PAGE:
5. 5. CENTRE CONSTITUENCIES COVERED SURAT Surat, Valsad, Navsari, Dangs, Bharuch, Narmada. AHMEDABAD Ahmedabad, Gandhinagar, Kheda, Vadodara, Dahod, Anand, Panchamhals. MEHSANA Mehsana, Banaskantha, Patan, Sabarkantha. KACHCHH Kachchh RAJKOT Rajkot, Jamnagar, Surendranagar. JUNAGADH Junagadh, Porbandar, Amreli, Bhavnagar. •Let us consider the case of Gujarat. There are 25 constituencies in Gujarat and there would be roughly around 2500 candidates (here we have presumed that on an average there would be 100 candidates per constituency). •Thus, the entire state would be divided into 6 regions and the exam would be conducted at 6 Centre, the papers being different for each region. There would be around 420 candidates at each Centre. •Taking similar assumptions for the other states and union territories There would be approximately 55000 candidates in total and 126 Centres would be required to conduct the exam. No. of students appearing for the examination in a day will be around 9000. Thus, approximately 6 days would be required. Online examination conducted annually by a separate body under the Election Commission.
  6. 6. TotalFundingRequired (Annually) Organization Cost Technology Cost Miscellaneous Cost Invigilation Tech support at centers Staff (Election Commission + Experts) Per session needs 2 invigilators at INR 500 each. Per session 1 required at INR 1000 . Chairman and Supervisors (election commission) Experts at central and local level to finalize and evaluate the paper (around 400 required). Hardware & Software Technical Support 6 Servers needed(on lease). Each server lets 500 computer s run at a time so 3000 students at once. Software would be developed for the examination Software designers and hardware experts needed for setups in all centers Postal & Advertisement cost Stationery, papers and other things needed. Examination Hall tickets, other details about the exam and promotion. Rough Papers, OMR sheets, and other things required.  INR 25 Lacs  INR 25 Lacs  INR 40 Lacs  INR 25 Lacs  INR 40 Lacs  INR 15 Lacs Centres would be Government Colleges, thus no cost of Centres. Registration forms would cost INR 50. Total Funding of 1 cr and 70 lacs would be required (from Govt. bodies annually).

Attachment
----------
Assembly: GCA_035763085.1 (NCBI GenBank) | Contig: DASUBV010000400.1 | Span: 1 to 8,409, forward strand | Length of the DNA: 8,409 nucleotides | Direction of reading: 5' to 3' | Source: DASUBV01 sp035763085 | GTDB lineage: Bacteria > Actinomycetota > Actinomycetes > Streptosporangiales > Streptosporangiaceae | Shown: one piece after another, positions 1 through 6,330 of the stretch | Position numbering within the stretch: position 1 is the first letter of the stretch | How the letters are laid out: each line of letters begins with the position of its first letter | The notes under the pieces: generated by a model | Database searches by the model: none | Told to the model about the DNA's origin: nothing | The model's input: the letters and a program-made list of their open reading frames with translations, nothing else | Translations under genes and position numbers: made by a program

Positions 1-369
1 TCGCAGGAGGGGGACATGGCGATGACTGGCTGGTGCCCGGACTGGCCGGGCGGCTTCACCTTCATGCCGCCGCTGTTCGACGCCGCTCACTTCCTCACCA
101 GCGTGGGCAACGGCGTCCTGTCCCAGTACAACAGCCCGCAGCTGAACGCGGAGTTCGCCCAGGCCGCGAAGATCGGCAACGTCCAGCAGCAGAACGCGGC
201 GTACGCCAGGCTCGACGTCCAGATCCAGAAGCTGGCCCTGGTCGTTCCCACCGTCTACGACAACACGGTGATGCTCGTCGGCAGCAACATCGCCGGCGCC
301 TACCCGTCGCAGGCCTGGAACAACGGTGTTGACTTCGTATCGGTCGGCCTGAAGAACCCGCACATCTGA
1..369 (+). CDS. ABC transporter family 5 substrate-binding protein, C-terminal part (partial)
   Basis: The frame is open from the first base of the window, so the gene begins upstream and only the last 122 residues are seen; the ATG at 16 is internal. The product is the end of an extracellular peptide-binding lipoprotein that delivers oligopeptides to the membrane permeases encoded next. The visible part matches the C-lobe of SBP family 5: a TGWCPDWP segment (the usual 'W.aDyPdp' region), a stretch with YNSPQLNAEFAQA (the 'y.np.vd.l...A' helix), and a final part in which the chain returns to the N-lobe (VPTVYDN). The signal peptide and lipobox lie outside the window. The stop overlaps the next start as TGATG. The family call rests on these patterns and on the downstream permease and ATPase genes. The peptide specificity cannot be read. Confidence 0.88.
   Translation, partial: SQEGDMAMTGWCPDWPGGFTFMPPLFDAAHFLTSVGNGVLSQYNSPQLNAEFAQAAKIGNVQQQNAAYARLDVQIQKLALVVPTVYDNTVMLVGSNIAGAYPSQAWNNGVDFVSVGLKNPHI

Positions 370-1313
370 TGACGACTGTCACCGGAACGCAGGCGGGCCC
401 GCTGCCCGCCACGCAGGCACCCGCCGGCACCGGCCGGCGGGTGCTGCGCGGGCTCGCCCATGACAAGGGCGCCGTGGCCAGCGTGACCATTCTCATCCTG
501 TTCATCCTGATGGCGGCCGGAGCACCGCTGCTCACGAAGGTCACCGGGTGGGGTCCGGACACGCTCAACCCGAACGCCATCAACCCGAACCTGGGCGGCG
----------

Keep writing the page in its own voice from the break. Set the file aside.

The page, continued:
7. 7. • The processor in the EVM is designed so that the election software is hard to read out. Election officials claim this is a security feature, but it makes it difficult for even the authorities to verify that the correct software is in the EVMs • An application that runs on an Android mobile phone and wirelessly tells the dishonest display which candidate should receive the stolen. • Criminals could replace the display in the EVM with a dishonest look- alike, shown here. Added parts (small chip can be hid that changes the results and a Bluetooth radio can be fitted so as to wirelessly signal so as to decide who should win), hidden under the LEDs, that substitute bogus vote totals when showing election results. votes Indian election authorities have repeatedly claimed that the voting machines are tamper-proof. Security researchers have already come up with ways in which criminals can tamper with the machines to steal votes and change the outcome of the election. • An attack device that clips on to the memory chips inside the EVM and steals votes. The clip-on attack device is small enough to fit in a shirt pocket. A rotary switch allows the attacker to select which candidate to favor.